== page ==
The aim of AlcazabaMalaga.com is to help spread the historic, artistic, and cultural heritage of the monumental complex of the Alcazaba and the Gibralfaro castle.
Here you will find all the updated information about the Alcazaba of Malaga, and the Gibralfaro castle, as well as art, history, articles, news, maps, guided visits and research studies.
This is a non-official website that aims to enable both Málaga’s citizens and travellers to get to know these impressive monuments.
What’s the meaning of Alcazaba?
The word Alcazaba comes from Arabic ‘AL-qasbah’ and refers to a fortification within a walled town.
It is a fortified palace, and differentiates itself from a castle by the fact that it does not have a medina inside.
Inside the Alcazaba, there used to be the residential area and palace of the governor. Additionally, the Muslim fortress also housed silos and cisterns to allow the troops and population of Málaga to survive in case of an attack.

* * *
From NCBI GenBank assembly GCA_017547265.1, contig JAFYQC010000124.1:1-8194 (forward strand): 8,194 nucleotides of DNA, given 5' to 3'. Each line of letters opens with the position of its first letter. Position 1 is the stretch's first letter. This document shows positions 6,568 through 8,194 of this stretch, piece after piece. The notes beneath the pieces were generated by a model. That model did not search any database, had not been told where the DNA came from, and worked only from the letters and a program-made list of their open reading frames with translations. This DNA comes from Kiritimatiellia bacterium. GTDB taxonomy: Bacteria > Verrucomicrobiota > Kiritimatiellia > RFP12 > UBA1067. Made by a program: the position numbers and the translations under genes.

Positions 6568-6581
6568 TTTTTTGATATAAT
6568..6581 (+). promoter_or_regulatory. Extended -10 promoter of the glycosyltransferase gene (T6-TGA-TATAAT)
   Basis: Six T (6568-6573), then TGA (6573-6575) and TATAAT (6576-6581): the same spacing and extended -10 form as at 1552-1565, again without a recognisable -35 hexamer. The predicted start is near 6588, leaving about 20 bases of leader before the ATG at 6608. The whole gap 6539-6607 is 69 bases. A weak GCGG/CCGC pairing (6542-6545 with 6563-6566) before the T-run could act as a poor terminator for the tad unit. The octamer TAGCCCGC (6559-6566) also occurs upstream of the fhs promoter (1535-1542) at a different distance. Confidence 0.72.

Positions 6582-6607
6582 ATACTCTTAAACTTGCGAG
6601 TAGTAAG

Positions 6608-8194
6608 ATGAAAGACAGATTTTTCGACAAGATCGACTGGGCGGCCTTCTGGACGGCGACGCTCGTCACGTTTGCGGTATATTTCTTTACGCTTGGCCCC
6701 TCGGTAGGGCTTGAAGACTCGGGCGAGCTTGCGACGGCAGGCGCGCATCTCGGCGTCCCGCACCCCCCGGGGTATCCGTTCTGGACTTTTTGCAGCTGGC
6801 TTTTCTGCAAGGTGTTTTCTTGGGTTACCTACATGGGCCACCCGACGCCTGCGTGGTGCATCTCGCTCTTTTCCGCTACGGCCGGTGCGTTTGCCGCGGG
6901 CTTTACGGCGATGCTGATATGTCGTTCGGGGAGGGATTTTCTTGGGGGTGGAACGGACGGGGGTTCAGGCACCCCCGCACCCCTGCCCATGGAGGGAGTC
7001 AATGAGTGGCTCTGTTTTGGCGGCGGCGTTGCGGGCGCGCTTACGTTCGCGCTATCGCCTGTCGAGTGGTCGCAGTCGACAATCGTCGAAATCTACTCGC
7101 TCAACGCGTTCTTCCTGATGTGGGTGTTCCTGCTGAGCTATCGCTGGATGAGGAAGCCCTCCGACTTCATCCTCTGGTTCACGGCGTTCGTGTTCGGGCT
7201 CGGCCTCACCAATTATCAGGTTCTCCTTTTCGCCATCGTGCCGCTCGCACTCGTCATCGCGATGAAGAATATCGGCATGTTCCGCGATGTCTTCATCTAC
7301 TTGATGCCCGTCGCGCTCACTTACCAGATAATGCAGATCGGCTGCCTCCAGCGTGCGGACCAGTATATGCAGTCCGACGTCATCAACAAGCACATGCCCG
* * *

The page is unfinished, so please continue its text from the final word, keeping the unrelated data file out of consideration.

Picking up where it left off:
During 9 centuries, a great number of Alcazabas were built in the territory of Al-Andalus in order to protect the population and defend the cities.
Some of them are still preserved, with the most known examples being the Alcazabas of Badajoz, Almeria, Málaga, Antequera, Jaen, Guadix, Calatayud, Merida, and the Alcazaba built inside of the Alhambra.
The Alcazaba of Malaga
It is considered as one of the most beautiful Alcazabas that you can visit in Spain.
It was built on the slopes of the Gibralfaro mountain where there were already some Phoenician-Punic remains. This position was a very strategic defence point of the city.
Today, the Alcazaba of Málaga has an area of 15.000 square metres, but during the Islamic period, it was without a doubt much bigger. Part of the walls and the Haza Baja has been lost since then.
The Alcazaba was constructed by the Muslims during their occupation of the Iberian Peninsula during the Middle Ages.
However, categorising it as a medieval fortress won’t do it justice. Because of its unique historical and topographical evolution, you can say that the Alcazaba of Málaga really had a life of its own.